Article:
Sunday 24 September 2017

Jim Gavin queries 'logic' behind referee's league final appointment

'We should have got the penalty' claims Dubs boss

Paddy Neilan was put in charge of the Division 1 final clash between Gavin’s Dubs and Kerry, despite not having taken charge of a top-flight game in the spring. Photo: Ramsey Cardy/Sportsfile
Paddy Neilan was put in charge of the Division 1 final clash between Gavin’s Dubs and Kerry, despite not having taken charge of a top-flight game in the spring. Photo: Ramsey Cardy/Sportsfile
Donnchadh Boyle

Donnchadh Boyle

Jim Gavin has questioned the 'logic' surrounding the appointment of referees in the GAA, insisting Croke Park chiefs were 'unfair' to hand Roscommon referee Paddy Neilan last month's league final.

Neilan was put in charge of the Division 1 final clash between Gavin's Dubs and Kerry, the build-up to which was marked by inflammatory comments, despite not having taken charge of a top-flight game in the spring.

Gavin claimed that Dublin should have been given a penalty late on in the game that Kerry won by a point, stating Neilan's decision not to award the spot-kick came down to 'inexperience'.

"(We) should probably have got that penalty call that wasn't given, and (that) probably a reflection maybe of a very good but inexperienced referee being in that cauldron and not giving it," said Gavin, who will remain in charge of the Dubs until the end of the 2019 campaign.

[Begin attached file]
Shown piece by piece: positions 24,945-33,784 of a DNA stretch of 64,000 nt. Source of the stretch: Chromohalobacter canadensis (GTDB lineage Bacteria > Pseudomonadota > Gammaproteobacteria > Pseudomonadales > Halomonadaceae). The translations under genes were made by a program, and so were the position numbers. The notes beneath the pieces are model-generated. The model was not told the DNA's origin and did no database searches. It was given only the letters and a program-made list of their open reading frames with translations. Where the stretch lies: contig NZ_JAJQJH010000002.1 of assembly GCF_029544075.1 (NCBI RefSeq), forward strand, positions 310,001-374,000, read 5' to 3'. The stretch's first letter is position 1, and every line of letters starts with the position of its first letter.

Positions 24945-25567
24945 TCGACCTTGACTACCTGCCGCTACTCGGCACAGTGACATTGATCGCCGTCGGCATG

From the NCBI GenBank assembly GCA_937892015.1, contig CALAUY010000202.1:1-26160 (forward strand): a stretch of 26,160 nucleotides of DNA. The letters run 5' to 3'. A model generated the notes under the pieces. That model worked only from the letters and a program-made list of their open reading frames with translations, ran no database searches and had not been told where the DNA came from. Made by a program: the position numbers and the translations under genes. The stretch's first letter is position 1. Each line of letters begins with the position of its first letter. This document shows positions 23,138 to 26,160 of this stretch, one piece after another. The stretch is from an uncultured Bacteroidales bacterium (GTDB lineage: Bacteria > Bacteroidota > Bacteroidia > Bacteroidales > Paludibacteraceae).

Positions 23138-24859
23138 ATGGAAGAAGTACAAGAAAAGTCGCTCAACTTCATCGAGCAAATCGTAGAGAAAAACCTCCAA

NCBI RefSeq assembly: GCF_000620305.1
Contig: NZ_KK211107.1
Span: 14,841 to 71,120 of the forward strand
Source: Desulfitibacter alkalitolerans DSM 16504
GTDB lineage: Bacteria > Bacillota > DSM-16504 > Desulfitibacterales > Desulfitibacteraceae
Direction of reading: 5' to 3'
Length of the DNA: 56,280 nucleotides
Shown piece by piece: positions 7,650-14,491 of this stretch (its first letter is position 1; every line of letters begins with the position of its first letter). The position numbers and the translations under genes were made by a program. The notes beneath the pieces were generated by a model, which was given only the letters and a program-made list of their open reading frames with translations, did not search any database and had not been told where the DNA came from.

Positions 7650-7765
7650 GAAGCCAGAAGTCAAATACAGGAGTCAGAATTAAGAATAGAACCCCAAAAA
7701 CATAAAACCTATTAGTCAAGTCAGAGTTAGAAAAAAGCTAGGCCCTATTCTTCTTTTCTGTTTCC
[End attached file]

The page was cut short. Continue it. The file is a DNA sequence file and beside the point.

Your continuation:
Neilan had taken charge of two Division 2 games and one Division 3 match before the league decider.

Read more: Jim Gavin agrees two year extension to remain in charge of Dublin until end of 2019 championship

In 2016, he took charge of a single Division 1 game and did not feature beyond Round 4 of the qualifiers in the championship. And Gavin wants a better system to expose emerging referees to top-level games.

"He's an excellent referee. As was the referee we had from Tyrone (Sean Hurson) down in Tralee. But you would have to certainly question the logic behind exposing a referee with that experience in those high-pressure games.

"I don't think it's fair on them, and there's too much work being put in on both sets (of players) that games either, one, get out of control or, secondly, that decisions like that (penalty) call go against you.

"You certainly have to question (the decision), from Croke Park's perspective … I can't answer those questions.

"We have a lot of experienced referees out there and I think there should be a better methodology of giving our top-class up-and-coming referees exposure, not at the deep end, in the high-profile games, but in a more measured way."

Irish Independent

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